void __fastcall test(int i, int * ptr, int & ref)
_i$ = 8                         ; size = 4
_ref$ = 12                      ; size = 4
?test@@YIXHPAHAAH@Z PROC                ; test, COMDAT
; _ptr$ = ecx

; 8    :    global_int1 += *ptr;

    mov edx, DWORD PTR [ecx]

; 9    : 
; 10   :    global_int2 += ref;

    mov ecx, DWORD PTR _ref$[esp-4]
    mov eax, DWORD PTR _i$[esp-4]
    add DWORD PTR ?global_int1@@3HA, edx    ; global_int1
    mov edx, DWORD PTR [ecx]
    add DWORD PTR ?global_int2@@3HA, edx    ; global_int2

; 11   : 
; 12   :    int & ref2 = i;
; 13   :    global_int3 += ref2;

    add DWORD PTR ?global_int3@@3HA, eax    ; global_int3

; 14   : 
; 15   :    global_int4 += i;

    add DWORD PTR ?global_int4@@3HA, eax    ; global_int4
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I think what you meant to say is whether an integral value referred to by a reference reside in a register.

Usually, most compilers treat references the same way as pointers. That is to say references are just pointers with special "dereference" semantics built in. So, sadly there usually is no optimization unlike with integral values that can fit into registers. The only difference between a reference and a pointer is that a reference must (but not enforced by the compiler) refer to a valid object, whereas a pointer can be NULL.

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In many(if not most or all) implementations a reference is deep inside implemented via a pointer. So I think that doing it via a pointer or reference is pretty much irrelevant for an optimizer.

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I would say generally not. As mentioned in an above comment there are some processors where you can address a register in memory space, but that is probably a bad idea (unless the chip was designed for you to program it that way).

It is more like the opposite of what you are asking actually happens. The optimizers can see what you are doing with an pointer and what it points to and depending on the architecture may not actually use a register for the pointer and a register to hold what it points to but for example may hardcode the address into the instruction using no registers at all. May load the value pointed to into a register but use a register for the address or use it longer than it takes to get the value. Sometimes it is not that efficient, it may save the value in a register to ram just so it can read it back into a register using its address, when changing the code would avoid that two step. It depends heavily on the program/code and the instruction set and compiler.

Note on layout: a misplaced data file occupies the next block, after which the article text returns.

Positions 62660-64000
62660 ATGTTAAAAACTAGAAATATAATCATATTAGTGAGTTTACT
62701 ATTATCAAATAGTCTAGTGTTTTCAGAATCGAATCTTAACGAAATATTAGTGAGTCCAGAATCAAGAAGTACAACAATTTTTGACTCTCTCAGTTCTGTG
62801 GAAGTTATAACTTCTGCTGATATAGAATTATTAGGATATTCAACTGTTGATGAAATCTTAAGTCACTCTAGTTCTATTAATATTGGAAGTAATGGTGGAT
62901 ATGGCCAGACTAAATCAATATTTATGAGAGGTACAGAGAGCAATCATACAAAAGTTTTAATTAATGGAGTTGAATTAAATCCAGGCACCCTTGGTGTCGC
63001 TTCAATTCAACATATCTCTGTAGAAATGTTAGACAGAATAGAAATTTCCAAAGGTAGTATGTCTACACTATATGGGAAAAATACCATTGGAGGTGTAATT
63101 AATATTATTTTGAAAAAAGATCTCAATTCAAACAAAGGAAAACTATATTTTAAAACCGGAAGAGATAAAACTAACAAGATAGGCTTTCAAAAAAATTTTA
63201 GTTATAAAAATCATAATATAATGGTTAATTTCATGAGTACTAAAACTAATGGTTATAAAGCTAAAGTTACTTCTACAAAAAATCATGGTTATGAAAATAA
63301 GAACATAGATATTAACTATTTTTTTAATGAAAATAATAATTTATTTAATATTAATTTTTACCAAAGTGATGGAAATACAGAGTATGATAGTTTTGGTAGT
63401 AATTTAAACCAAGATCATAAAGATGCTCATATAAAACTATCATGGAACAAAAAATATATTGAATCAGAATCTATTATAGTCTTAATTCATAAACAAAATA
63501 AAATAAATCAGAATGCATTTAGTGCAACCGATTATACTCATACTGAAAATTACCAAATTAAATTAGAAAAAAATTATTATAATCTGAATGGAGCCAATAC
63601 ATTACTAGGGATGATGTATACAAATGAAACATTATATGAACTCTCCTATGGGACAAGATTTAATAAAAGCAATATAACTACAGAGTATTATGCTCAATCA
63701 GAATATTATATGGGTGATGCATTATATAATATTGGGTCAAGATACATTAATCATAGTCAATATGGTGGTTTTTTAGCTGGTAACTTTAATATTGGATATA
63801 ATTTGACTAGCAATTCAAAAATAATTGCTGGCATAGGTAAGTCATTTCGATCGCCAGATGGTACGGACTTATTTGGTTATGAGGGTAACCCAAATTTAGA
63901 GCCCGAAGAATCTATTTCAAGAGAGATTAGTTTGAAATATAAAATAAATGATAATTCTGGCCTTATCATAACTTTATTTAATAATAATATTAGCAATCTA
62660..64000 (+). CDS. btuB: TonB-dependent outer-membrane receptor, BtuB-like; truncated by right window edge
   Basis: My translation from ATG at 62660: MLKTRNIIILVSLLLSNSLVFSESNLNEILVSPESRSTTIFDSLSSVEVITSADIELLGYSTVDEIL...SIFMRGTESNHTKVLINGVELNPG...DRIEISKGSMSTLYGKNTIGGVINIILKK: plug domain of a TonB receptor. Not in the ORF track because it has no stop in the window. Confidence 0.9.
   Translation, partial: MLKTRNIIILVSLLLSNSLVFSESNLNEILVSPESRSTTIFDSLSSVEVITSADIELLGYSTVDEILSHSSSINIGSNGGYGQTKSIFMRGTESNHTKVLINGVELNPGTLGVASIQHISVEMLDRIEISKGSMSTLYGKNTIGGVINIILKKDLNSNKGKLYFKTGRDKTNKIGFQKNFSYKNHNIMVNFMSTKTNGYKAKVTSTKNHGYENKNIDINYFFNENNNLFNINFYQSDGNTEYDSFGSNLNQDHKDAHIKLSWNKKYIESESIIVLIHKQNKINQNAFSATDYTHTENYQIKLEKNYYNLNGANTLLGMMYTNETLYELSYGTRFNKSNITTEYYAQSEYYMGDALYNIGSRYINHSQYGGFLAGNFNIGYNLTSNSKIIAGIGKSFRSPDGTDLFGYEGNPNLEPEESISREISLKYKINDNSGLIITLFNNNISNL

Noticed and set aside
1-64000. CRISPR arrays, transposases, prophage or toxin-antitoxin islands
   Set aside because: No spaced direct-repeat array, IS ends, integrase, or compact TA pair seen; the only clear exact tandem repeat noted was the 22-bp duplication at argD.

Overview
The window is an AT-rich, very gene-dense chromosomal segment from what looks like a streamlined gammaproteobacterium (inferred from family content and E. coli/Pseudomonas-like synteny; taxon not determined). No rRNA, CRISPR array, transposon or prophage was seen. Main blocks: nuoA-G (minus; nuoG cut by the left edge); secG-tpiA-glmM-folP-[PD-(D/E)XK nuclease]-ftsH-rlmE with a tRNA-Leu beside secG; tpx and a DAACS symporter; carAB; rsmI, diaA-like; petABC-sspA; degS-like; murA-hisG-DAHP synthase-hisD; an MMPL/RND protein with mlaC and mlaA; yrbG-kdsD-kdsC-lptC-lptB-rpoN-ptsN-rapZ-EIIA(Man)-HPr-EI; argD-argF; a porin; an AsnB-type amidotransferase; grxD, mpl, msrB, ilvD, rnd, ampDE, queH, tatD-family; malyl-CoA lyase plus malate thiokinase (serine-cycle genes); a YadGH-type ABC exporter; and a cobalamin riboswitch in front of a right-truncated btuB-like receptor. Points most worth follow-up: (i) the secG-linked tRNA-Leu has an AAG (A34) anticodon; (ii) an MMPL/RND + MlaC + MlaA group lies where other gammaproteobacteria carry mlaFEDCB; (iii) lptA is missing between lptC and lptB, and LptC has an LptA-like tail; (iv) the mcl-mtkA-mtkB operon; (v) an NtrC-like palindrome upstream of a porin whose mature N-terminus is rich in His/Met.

So instead of trying to address the register to try to get some optimization, know the compiler and target and know when it is better to use pointers or arrays or values, etc. some constructs work well on most processors and some only work well on one but bad on others.

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Pointer points to memory locations. So it is not possible to access CPU registers using pointers. References are less powerful version of pointers (you can't perform arithmetic on references). However compilers generally put variables into registers to perform operations. For example, compiler may put a loop counter into one of CPU registers for quick access. Or may put function parameters that don't take much space in registers. There is a keyword in C that you can use to request compiler to put certain variable into CPU register. The keyword is register:

for (int i = 0; i < I; i++)
    for (int j = 0; j < J; j++)
        for (register int k = 0; k < K; k++)
            // to do
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Some architectures do have memory mapped registers, so your answer is not strictly correct. – Paul R Oct 14 '10 at 21:09
The register keyword is essentially an hollow request to the compiler that it's free to totally and silently ignore. – Nick T Oct 14 '10 at 21:10
@Paul R: i agree. but i think it is the closest possible solution in C. – Donotalo Oct 14 '10 at 22:56
@Nick T: yes, i stated in the post: "...to request compiler..." – Donotalo Oct 14 '10 at 22:56

Michael Burr is correct. CPU registers do not have memory addresses.

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Unless they're mapped to memory, like in Microchip PICs – Nick T Oct 14 '10 at 20:44
Also the Z8 had banks of memory-mapped registers IIRC. – Paul R Oct 14 '10 at 21:08